Where are they now? Argentina's star-studded 2008 gold medallists

Argentina 2008 Olympics
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LB: Fabian Monzon

The 31-year-old is currently a free agent after leaving Universidad de Chile, which followed various stints to Europe. A return to Boca Juniors for a loan spell in 2015 had brought the only major titles of his career as a Carlos Tevez-led side raced to a league and cup double.

Monzon never really made many waves after the Olympics but had a respectable spell in France with Nice before failing to make the grade at Lyon or Brazilian club Fluminense.

A return to form in Italy with Catania wasn’t enough to reignite an international career that brought just seven senior caps.

MF: Javier Mascherano

Then a midfielder, Mascherano was later converted into a centre-back at Barcelona with great success in the latter stages of his career. While he didn't lift any trophies at Liverpool, who he represented from 2007-2010, the 34-year-old made up for that with 12 major honours during his time in Catalonia – including two Champions League titles.

After sporadic playing time in his first season at the Camp Nou, Mascherano started more regularly a year later at centre-back as the ageing Carles Puyol began taking a backseat. For six seasons thereafter he was an essential part of a highly successful Barça team until leaving for Chinese Super League side Hebei China Fortune. There, it took him just nine games to score his first goal – after 330 to do the same for Barcelona.

Mascherano was captain of his country under Diego Maradona in November 2008, just months after that Olympic triumph. He maintained that role for three years until Alejandro Sabella gave the captaincy to Lionel Messi.

Though his time is surely coming to an end now, Mascherano held on to a starting spot at the 2018 World Cup and has overtaken Javier Zanetti as the most-capped Argentine player of all time. 

MF: Fernando Gago

Tipped for stardom after winning the 2005 FIFA World Youth Championship, Gago was already a regular starter at Real Madrid when he helped Argentina to the gold medal in Beijing. He was also in the Argentina squad that lost to Germany in the 2014 World Cup final, and came on in the 86th minute of that match to play extra time.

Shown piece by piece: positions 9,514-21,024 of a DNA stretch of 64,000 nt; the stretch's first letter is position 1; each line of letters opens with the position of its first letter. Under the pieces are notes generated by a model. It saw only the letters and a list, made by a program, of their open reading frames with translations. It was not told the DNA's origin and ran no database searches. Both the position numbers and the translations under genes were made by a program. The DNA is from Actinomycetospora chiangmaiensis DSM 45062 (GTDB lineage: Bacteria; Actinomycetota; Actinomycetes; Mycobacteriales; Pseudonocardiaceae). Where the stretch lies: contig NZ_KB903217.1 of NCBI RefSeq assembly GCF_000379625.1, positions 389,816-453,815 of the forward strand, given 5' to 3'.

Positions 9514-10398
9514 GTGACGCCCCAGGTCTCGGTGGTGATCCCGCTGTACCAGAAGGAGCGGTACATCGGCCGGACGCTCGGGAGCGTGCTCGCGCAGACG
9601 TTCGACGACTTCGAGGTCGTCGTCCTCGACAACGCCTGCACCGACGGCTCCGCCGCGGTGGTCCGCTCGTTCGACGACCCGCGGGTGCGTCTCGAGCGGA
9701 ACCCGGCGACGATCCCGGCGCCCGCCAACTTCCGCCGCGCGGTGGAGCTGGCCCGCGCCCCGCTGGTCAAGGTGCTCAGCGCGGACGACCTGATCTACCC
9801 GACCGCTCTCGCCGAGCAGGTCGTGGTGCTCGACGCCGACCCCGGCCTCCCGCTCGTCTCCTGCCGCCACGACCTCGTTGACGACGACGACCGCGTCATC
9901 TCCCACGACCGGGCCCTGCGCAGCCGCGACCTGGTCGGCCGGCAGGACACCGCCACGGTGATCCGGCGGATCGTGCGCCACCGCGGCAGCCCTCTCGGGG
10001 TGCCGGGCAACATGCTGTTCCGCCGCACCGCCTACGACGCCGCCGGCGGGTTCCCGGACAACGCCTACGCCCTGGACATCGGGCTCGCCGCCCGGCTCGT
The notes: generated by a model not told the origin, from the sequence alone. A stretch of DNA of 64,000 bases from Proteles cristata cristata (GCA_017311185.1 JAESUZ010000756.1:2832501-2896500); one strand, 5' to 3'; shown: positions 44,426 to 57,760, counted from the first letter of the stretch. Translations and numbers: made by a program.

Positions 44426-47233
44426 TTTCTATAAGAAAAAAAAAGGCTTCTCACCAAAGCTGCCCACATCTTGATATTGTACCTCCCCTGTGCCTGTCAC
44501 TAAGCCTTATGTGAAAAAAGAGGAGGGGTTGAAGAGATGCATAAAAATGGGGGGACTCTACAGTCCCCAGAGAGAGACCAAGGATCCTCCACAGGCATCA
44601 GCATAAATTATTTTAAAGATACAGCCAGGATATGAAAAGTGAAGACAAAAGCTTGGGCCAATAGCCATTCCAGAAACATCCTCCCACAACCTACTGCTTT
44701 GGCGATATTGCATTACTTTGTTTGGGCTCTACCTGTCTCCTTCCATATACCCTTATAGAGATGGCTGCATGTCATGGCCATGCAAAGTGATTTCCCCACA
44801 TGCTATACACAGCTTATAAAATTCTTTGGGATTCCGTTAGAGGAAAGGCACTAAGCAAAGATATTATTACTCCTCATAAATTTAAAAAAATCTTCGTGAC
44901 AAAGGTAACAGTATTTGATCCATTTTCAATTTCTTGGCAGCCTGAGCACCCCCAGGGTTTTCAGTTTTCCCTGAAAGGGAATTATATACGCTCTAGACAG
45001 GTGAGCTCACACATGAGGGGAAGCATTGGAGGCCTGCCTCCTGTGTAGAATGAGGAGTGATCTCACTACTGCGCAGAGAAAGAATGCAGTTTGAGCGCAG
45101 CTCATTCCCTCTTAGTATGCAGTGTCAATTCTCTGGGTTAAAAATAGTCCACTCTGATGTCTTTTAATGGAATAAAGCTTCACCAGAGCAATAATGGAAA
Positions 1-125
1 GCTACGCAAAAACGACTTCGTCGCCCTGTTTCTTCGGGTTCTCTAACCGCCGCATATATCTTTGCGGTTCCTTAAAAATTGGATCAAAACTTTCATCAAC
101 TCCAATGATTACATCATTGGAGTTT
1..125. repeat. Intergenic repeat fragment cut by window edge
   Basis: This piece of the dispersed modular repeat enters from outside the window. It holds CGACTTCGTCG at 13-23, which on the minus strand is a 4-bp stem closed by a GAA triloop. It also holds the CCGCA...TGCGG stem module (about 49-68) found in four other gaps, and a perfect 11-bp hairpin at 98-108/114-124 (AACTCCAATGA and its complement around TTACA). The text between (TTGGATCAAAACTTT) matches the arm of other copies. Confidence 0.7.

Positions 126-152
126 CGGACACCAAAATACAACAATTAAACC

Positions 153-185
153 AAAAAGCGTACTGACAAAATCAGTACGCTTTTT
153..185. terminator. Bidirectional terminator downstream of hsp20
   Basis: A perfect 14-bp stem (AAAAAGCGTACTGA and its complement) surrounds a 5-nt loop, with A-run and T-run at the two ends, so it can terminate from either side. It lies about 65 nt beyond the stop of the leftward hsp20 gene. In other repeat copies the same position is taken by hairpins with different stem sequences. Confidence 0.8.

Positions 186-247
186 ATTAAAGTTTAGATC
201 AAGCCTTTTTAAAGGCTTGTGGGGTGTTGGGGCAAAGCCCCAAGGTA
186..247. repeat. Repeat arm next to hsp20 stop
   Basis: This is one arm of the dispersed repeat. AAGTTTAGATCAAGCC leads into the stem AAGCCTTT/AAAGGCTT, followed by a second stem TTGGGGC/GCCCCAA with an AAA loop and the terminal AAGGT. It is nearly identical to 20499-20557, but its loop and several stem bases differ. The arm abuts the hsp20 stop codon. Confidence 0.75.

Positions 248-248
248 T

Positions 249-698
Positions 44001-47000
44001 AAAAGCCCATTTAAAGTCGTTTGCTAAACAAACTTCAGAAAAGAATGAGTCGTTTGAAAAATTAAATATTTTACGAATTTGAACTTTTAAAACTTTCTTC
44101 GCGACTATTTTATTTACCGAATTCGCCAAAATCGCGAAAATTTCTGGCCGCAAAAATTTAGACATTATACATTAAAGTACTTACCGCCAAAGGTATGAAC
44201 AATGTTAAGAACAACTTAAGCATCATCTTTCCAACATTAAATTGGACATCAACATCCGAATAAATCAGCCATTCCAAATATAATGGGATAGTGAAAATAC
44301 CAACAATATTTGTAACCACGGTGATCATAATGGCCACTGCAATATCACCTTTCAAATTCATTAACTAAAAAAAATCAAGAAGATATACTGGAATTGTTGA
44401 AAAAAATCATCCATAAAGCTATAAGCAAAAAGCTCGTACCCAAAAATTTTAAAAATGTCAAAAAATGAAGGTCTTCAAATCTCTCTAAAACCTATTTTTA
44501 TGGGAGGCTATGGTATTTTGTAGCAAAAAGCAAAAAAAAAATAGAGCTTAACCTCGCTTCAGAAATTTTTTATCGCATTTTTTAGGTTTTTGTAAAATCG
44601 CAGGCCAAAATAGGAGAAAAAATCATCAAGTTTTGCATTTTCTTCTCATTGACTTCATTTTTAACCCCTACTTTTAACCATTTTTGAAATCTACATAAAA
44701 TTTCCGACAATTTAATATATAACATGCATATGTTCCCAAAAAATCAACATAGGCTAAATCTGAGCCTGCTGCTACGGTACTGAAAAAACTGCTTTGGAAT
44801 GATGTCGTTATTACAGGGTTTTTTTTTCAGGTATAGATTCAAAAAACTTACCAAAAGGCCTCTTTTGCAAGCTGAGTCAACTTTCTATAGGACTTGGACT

After five seasons at Madrid, and falling down the pecking order under Jose Mourinho in the 2010/11 season, the central midfielder went on a season-long loan to Roma. That was followed by a move back to La Liga in July 2012, this time with Valencia, but that only lasted a few months before Gago was on the move again, on loan to Velez Sarsfield in Argentina.

In July 2013, Gago returned to Boca Juniors – the club where he first played football – but has been plagued by injuries and never made more than 16 league appearances in a campaign since then. 

MF: Juan Riquelme

Riquelme was included as one of three over-age players in 2008 – he was 30 at that point of his career – and featured prominently as expected in China, playing in all but one game and netting a penalty in the 3-0 semi-final win over rivals Brazil. Considering he’d retired from international football altogether in 2006 due to his mother’s ill health, it was a particularly satisfying achievement in Albiceleste colours for a player so revered in his home nation and beyond.

He jacked in Argentina commitments for good in 2009 after a fall-out with Diego Maradona (a shock to us, as well), and when he finally retired from football in January 2015, he did so to worldwide fanfare. “He was the second inventor of football – the first were the English over 100 years ago,” wrote journalist Horacio Pagani in tribute. He was not alone.  

After a disappointing spell under Louis van Gaal at Barcelona, Riquelme lifted a good if unspectacular Villarreal team to new heights, ending with the crescendo of a Champions League semi-final in 2006. Things were never the same again at El Madrigal, though, and he returned to Boca Juniors where it all began, initially on loan. Six-and-a-half years and two Apertura titles later, he finally left his first club for a sojourn at Argentinos Juniors.

These days he’s really not up to much at all, enjoying his retirement in peace in Buenos Aires – save for some sparse media appearances criticising Boca’s current regime, that is. 

MF: Angel Di Maria

The former Benfica, Real Madrid and Manchester United winger may be a household name now, but back in 2008 he was one of the lesser-known faces in Argentina’s Olympics squad.

Scoring a stunning winner in the gold medal match against Nigeria (see below) certainly announced his arrival, though. Since then he's won a major trophy with his club side in every season – barring his ill-fated stay in Manchester in 2014/15.

The 30-year-old, who started his professional career with Argentine outfit Rosario Central in 2005, has made 135 appearances for PSG now and remains an important member of Thomas Tuchel's first-team squad.

Fortunes haven’t been as rosy with the Albiceleste, though; Di Maria and his team-mates have lost the final of their last three tournaments (2010 World Cup, 2015 and 2016 Copa America), and flopped at World Cup 2018 in Russia.